The company's UK arm experienced a 24% lift in sales for the quarter to £104m, up from £84m over the same period last year.
But CEO Nick Robertson admitted the global picture was still "challenging", with international sales for the quarter down 2% to £142m.
Outside the UK, Europe and US, international sales fell 6% to £59m. Total group revenues were up 8% year on year to £252m.
Asos has issued multiple profit warnings over the past year, driven by a fire at its Barnsley warehouse and the difficult launch of its business in China in 2013.
Robertson said Asos had now received insurance for the Barnsley fire which would help keep full-year profits in line with expectations.
He said: "September and October were challenging as we completed the automation programme in Barnsley in time for peak.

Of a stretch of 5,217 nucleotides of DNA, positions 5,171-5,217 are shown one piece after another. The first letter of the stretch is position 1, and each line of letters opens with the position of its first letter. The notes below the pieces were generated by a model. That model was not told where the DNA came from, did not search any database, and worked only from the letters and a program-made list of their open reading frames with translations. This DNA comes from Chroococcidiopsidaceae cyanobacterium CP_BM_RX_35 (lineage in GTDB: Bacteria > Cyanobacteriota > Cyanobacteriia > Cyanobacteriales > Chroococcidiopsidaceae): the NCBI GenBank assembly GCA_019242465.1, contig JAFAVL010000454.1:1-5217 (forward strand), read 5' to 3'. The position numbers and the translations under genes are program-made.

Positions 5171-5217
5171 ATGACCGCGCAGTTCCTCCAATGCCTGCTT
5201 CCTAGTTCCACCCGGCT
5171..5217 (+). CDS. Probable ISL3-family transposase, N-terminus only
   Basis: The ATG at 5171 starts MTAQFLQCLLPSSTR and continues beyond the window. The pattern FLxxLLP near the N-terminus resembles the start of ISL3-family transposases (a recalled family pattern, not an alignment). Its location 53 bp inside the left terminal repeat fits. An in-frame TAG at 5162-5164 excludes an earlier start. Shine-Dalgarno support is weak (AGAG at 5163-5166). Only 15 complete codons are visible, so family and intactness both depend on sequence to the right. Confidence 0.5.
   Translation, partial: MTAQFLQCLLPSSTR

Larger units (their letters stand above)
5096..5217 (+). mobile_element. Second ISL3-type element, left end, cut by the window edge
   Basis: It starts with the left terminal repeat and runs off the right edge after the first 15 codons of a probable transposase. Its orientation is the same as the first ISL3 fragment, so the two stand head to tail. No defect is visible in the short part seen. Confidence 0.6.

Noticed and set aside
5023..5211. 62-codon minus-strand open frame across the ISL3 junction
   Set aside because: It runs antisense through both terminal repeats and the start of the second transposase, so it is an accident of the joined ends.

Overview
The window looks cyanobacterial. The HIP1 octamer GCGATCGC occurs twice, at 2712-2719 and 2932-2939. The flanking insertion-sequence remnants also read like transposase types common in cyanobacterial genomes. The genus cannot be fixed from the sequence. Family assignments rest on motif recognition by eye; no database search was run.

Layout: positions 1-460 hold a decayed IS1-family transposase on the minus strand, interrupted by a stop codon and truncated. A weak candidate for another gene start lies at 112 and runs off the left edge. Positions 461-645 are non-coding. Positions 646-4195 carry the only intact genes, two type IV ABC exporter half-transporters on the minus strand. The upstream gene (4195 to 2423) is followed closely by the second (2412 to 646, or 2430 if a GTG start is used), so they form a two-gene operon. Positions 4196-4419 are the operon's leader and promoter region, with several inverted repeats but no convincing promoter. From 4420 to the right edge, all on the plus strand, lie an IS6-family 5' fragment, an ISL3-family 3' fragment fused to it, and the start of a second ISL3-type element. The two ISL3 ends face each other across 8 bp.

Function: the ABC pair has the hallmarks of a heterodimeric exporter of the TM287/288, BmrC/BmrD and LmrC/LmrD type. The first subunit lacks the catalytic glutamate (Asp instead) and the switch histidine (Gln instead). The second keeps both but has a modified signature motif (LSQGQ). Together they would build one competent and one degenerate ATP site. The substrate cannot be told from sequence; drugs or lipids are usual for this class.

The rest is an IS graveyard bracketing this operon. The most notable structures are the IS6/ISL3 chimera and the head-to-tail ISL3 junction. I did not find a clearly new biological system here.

"Our sales have since gathered momentum and we had our biggest ever trading week over cyber weekend in November."
Finspreads analyst Fiona Cincotta noted, however, that fundamental flaws in Asos' business model meant the firm's troubles were unlikely to be over.
She said: "Asos continues to suffer from what is starting to look like an structural (almost built-in) problem with its business model of mid-tier-to-low-price online fashion.
The central issue is of course, that Asos is in ultra-competitive segment with relatively low barriers to entry.
"The main battle grounds are the realms of margins – also known to the lucky consumer as ‘price cuts’ – marketing [which] requires a highly engaging and constantly evolving online content strategy, operational nimbleness and reactiveness."